Changes in the planning regime designed to accommodate burgeoning demand for new homes have led to the conversion of many office buildings into flats. As one case shockingly revealed, however, some such conversions have been carried out to such a poor standard as to place residents’ health – even their lives – at risk.
The case concerned a 1970s office block which had been converted into what was described as an ‘apart-hotel’. It had 47 self-contained accommodation units which were occupied under licences in return for monthly fees. Although people had been living there for some years, the building had never been certified as having been completed in compliance with building regulations.
A local authority housing officer who visited the premises in response to residents’ complaints found that a number of the apartments were freezing cold and entirely without heating. She expressed concerns about the adequacy of fire precautions. More than 500 separate defects were found in the building’s electrical installations, nine of which were found to pose a present danger to occupants.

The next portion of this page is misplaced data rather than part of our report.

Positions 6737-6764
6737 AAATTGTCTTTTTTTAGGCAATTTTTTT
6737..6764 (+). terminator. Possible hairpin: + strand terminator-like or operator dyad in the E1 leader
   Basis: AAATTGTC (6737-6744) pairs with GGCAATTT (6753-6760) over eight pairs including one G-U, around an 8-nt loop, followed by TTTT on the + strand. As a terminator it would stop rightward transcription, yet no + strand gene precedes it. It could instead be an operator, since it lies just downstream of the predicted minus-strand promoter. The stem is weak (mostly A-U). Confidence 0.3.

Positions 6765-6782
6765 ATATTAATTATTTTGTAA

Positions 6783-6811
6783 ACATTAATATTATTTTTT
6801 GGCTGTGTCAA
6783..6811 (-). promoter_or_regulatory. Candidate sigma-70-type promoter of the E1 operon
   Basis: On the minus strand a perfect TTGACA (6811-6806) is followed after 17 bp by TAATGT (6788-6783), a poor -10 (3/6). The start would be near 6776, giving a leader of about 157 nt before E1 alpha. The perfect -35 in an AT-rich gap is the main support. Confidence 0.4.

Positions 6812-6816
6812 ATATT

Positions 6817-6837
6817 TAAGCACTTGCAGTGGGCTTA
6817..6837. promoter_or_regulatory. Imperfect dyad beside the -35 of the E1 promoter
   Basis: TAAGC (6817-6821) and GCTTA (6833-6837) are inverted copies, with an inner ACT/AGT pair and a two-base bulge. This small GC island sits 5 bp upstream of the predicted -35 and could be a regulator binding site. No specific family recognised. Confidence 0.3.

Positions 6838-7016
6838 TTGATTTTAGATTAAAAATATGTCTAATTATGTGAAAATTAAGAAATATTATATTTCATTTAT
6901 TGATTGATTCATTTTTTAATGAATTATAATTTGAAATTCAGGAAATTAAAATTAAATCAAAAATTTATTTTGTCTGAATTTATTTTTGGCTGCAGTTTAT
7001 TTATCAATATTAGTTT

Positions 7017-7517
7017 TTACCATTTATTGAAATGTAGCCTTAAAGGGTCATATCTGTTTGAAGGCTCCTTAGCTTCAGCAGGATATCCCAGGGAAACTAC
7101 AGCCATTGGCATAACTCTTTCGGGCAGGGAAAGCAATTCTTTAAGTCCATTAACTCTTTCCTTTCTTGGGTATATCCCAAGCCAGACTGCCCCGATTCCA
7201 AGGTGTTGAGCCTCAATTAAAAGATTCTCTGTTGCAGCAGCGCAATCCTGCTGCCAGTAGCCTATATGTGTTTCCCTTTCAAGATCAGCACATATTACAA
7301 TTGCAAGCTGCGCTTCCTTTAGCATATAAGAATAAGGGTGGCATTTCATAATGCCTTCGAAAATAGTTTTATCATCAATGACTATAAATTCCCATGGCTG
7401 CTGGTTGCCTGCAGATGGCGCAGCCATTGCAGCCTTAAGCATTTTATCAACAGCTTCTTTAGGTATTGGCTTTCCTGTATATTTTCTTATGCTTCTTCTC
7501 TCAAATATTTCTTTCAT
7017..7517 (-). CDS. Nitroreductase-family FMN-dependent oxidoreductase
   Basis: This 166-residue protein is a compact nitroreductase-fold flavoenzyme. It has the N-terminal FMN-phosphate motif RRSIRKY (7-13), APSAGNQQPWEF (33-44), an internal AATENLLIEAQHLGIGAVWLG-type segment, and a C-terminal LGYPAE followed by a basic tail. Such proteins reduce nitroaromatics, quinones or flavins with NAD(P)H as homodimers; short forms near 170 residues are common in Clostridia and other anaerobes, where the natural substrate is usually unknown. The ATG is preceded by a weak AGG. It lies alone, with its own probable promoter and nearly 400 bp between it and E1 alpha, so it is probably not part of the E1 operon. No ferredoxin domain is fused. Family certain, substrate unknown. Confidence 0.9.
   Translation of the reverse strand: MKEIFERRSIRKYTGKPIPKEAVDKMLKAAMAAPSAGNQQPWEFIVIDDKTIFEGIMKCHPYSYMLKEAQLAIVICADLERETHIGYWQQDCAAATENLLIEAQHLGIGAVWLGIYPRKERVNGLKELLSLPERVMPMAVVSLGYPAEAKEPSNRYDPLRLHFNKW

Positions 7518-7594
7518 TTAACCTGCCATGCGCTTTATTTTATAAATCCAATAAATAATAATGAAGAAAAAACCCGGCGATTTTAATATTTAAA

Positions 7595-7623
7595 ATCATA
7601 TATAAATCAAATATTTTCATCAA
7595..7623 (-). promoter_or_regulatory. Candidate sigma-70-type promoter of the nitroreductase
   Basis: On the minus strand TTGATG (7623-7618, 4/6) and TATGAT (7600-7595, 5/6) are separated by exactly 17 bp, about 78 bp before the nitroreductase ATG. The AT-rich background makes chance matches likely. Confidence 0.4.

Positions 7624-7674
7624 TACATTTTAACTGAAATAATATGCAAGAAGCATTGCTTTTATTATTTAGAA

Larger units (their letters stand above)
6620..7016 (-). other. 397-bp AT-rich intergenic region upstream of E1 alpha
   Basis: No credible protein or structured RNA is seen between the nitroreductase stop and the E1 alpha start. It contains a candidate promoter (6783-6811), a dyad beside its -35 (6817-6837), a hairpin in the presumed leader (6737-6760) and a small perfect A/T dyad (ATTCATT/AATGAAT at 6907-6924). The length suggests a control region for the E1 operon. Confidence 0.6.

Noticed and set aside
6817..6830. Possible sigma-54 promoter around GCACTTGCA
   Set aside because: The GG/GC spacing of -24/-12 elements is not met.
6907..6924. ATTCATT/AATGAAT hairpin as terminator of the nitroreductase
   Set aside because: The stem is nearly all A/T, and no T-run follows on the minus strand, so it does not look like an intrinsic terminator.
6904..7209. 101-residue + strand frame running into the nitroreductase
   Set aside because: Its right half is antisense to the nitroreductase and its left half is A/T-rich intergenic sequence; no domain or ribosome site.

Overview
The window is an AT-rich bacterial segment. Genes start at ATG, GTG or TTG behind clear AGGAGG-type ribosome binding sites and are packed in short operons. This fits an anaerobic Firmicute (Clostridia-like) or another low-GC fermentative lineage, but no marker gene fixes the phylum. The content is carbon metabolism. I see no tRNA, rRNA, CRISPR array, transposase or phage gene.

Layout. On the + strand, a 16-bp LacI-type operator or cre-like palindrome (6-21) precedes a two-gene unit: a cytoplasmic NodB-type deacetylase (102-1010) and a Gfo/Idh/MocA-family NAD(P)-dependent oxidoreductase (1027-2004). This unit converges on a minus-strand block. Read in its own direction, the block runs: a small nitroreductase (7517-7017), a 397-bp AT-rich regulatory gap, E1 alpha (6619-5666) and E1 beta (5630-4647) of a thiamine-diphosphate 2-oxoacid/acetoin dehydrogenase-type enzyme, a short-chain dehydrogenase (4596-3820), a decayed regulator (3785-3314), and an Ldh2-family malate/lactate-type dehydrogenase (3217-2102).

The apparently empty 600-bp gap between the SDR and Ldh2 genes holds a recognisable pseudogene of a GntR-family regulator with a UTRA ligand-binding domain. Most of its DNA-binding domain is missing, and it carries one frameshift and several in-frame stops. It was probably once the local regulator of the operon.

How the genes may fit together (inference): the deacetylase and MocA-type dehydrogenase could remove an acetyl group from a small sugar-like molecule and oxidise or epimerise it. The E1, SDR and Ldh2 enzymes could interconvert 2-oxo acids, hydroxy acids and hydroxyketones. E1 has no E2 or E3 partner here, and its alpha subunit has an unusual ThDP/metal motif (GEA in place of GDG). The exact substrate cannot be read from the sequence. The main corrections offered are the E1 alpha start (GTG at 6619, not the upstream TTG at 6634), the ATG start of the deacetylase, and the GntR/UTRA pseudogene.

The council issued multiple improvement notices on the company that owned the building’s freehold and its sole director. Although some remediation works were carried out, the council took the view that the notices had not been complied with and levied civil financial penalties under the Housing Act 2004. Further penalties were also imposed for breaches of regulations concerning the licensing and management of houses in multiple occupation (HMOs). Altogether, the company and its director were each ordered to pay £236,600.
In ruling on their challenge to those penalties, the Upper Tribunal (UT) rejected arguments that the property was properly viewed as a hotel rather than an HMO. The building was non-compliant with building regulations and, having been converted into self-contained flats, it fell within the definition of an HMO contained in Section 257 of the Act. Most of its residents occupied their apartments as their only homes and would not regard themselves as guests in a hotel.
The council was entitled to impose penalties on the company and its director for non-compliance with four improvement notices and for five breaches of the Licensing and Management of Houses in Multiple Occupation (Additional Provisions) (England) Regulations 2007. The UT found, however, that the penalties imposed by the council were disproportionate. The company’s penalties were reduced to a total of £75,000 and the director’s penalties to a total of £99,000.